By Bob Catanzarite
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  2001
Bob Catanzarite

 

 

 

 

 

CATx Stripping and Terminating - Chapter 1

 

In this section I'll describe the process of stripping and terminating CAT5 cabling. This process will be the same if you chose to use CAT5e cabling. I haven't researched CAT6 cabling on detail enough to describe that process yet so for the time being I'll ignore CAT6.

 

The Cable

First a brief description of the CATx cable itself. CATx is a term I use to describe CAT5 and CAT5e and CAT6.  CATx cables have 8 conductors grouped as four twisted pairs. It's the twisted pairs that are key to the ability of these cables to carry such high speeds digital signals (100 Mbps and 1000Mbps) over such a long distance of 100 meters. Some things common to CAT5, CAT5e and CAT6 cable are - they all have four twisted pairs and they all use the same color wires. See the CAT5 and CAT5e cables in the photo below. Notice how the pairs consist of a solid colored insulated wire paired with a white colored insulated wire that has a stripe of the same color as the solid wire. Note here too how CAT5 and CAT5e look so similar. CAT6 photos aren't shown here. In fact I'm not going to cover CAT6 cable or it's connectors and terminating procedures. I will likely be adding info on CAT6 soon.



(Click for a larger image)

 

For a more detailed discussion on how Ethernet and  twisted pair wiring works and why see my Links page

For all practical purposes you can work with these three CATx types in the same manner. When there is a difference I'll point that out. The two important 'rules' to remember are:

bullet    Do Not remove any more of the cables jacket than you absolutely have to.
bullet    The un-twisted part of the wires CANNOT exceed 1/2".

These rules are intended to limit how much you can untwist the twisted pairs. So lets move on.

 

The Connectors

Second here is a brief description of the RJ45 connector. The RJ45 connector is called a 'modular connector'. In the context of these connectors I don't know what the significance of the term modular is. But, whatever, the RJ45 connector looks a lot like the standard telephone connector which is called an RJ11. The RJ45 is larger than the RJ11 because the RJ45 has room for 8 conductors where the RJ11 has room for only 6 conductors.  See the photos of the two plugs below. The RJ11 is on the left and the RJ45 on the right.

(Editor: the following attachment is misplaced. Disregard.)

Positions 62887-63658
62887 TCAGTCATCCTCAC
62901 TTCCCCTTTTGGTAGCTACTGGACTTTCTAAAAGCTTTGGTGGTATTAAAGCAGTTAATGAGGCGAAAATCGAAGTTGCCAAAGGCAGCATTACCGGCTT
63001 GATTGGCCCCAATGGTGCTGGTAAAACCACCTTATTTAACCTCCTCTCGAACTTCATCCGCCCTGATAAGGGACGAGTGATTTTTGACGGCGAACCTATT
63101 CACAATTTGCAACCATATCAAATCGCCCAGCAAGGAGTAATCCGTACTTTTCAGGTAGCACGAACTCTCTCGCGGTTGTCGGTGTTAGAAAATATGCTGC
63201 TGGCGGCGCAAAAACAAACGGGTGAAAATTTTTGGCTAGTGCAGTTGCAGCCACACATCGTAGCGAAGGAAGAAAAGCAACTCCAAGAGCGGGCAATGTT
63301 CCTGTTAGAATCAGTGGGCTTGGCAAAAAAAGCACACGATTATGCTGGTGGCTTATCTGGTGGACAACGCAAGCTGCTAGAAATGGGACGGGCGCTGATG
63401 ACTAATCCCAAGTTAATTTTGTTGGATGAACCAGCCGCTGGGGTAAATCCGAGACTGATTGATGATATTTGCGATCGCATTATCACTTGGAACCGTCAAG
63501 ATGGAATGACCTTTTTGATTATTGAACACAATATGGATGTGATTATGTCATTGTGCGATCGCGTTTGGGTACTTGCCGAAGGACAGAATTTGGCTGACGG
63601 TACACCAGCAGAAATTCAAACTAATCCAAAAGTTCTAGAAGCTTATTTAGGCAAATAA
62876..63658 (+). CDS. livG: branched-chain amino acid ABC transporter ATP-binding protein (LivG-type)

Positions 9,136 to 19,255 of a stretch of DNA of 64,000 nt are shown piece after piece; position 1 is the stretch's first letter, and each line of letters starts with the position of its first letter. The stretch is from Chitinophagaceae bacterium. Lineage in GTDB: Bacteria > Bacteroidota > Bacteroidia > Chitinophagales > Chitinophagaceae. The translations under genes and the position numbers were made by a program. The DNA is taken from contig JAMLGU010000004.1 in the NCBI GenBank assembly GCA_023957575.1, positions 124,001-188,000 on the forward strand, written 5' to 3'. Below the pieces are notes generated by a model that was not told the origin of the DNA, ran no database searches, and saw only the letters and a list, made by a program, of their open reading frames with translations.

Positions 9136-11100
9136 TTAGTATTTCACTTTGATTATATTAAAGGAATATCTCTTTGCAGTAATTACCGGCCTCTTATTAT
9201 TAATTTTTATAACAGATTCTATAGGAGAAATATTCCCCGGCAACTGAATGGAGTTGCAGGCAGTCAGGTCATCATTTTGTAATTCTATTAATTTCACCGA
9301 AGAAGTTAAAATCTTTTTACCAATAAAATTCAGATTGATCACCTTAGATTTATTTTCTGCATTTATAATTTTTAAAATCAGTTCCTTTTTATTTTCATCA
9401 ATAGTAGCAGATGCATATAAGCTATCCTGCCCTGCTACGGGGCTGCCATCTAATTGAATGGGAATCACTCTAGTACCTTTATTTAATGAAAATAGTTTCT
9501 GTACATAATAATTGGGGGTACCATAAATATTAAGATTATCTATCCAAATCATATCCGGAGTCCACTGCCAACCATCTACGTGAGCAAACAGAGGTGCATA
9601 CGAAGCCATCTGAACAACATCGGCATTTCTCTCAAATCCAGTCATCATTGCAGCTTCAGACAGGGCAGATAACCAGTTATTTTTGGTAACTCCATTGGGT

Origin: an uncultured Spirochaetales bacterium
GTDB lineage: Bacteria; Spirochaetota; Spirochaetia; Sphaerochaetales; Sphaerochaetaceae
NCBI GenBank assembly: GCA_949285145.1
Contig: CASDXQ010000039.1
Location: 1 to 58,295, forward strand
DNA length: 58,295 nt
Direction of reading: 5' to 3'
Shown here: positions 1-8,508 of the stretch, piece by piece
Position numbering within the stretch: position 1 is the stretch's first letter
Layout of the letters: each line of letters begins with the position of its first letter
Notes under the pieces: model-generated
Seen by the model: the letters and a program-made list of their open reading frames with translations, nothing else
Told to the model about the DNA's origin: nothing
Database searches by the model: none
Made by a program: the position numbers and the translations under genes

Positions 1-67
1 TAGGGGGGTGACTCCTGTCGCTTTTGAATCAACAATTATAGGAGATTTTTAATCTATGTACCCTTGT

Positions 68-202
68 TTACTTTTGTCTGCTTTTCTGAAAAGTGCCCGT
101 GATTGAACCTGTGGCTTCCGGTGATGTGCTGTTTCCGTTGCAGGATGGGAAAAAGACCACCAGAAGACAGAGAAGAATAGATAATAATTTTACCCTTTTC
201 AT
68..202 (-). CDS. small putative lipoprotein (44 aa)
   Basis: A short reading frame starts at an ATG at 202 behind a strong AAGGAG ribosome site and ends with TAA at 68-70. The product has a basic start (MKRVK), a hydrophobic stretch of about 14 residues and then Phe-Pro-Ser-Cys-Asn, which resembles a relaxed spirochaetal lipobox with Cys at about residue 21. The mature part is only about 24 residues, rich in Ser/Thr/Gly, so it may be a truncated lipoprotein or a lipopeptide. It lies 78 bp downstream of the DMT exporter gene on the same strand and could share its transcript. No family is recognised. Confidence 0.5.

The two jacks that the plugs mate with have the same conductor count and size differences.  See the photos of the two jacks below. The RJ11 is on the left and the RJ45 on the right.

      

 

The Standards

Stripping CATx cables and terminating CATx connectors is really easy but it does take some finesse, practice, time and patience. But before we get into the How To part of it lets first decide on which wiring standard to use. 

You'll likely be somewhat confused by the wiring standards. The standard called EIA/TIA-568-A describes a 'Commercial Building Wiring Standard'. Within this EIA/TIA-568-A standard are two defined wiring 'patterns' for CATx cabling: T568A and T568B. The EIA/TIA-568-A is less of a concern to someone who is wiring their home with network wiring. What is of concern to the home network are the two wiring patterns T568A and T568B. You can learn more about the EIA/TIA-568-A  standards (if your so inclined) by reading an excellent publication from Leviton called Strategies.  If this Leviton link is broken it is because Leviton constantly moves the URL for their Strategies document. If the link fails then do an internet search for 'Leviton Strategies'.

The meat of all this for the home network are the two wiring patterns. These wiring patterns are illustrated below as they apply to RJ45 plugs.

 

    

 

Here is an area that confused me for quite some time. Fortunately, there is a simple answer.

The EIA/TIA-568-A 'Commercial Building Wiring Standard' specifies TWO DIFFERENT wiring color pattern for 8-pin RJ45 connectors. One color pattern is T568A and the other is T568B as shown above. You will read that one is preferred for commercial applications and the other is preferred for residential applications. Whatever they say - the meat of the matter is that these two different looking wiring standards are ELECTRICALLY BOTH THE SAME IF you use the SAME color pattern on BOTH ends of a given cable! Irregardless of which of the two color pattern you choose pin 1 on one end is connected to pin 1 on the other end. Pin 2 on one end is connected to pin 2 on the other end and so forth. The difference is just in the COLOR of the wires. The important thing here is to decide on JUST ONE color pattern and DO ALL your wiring with that pattern you chose.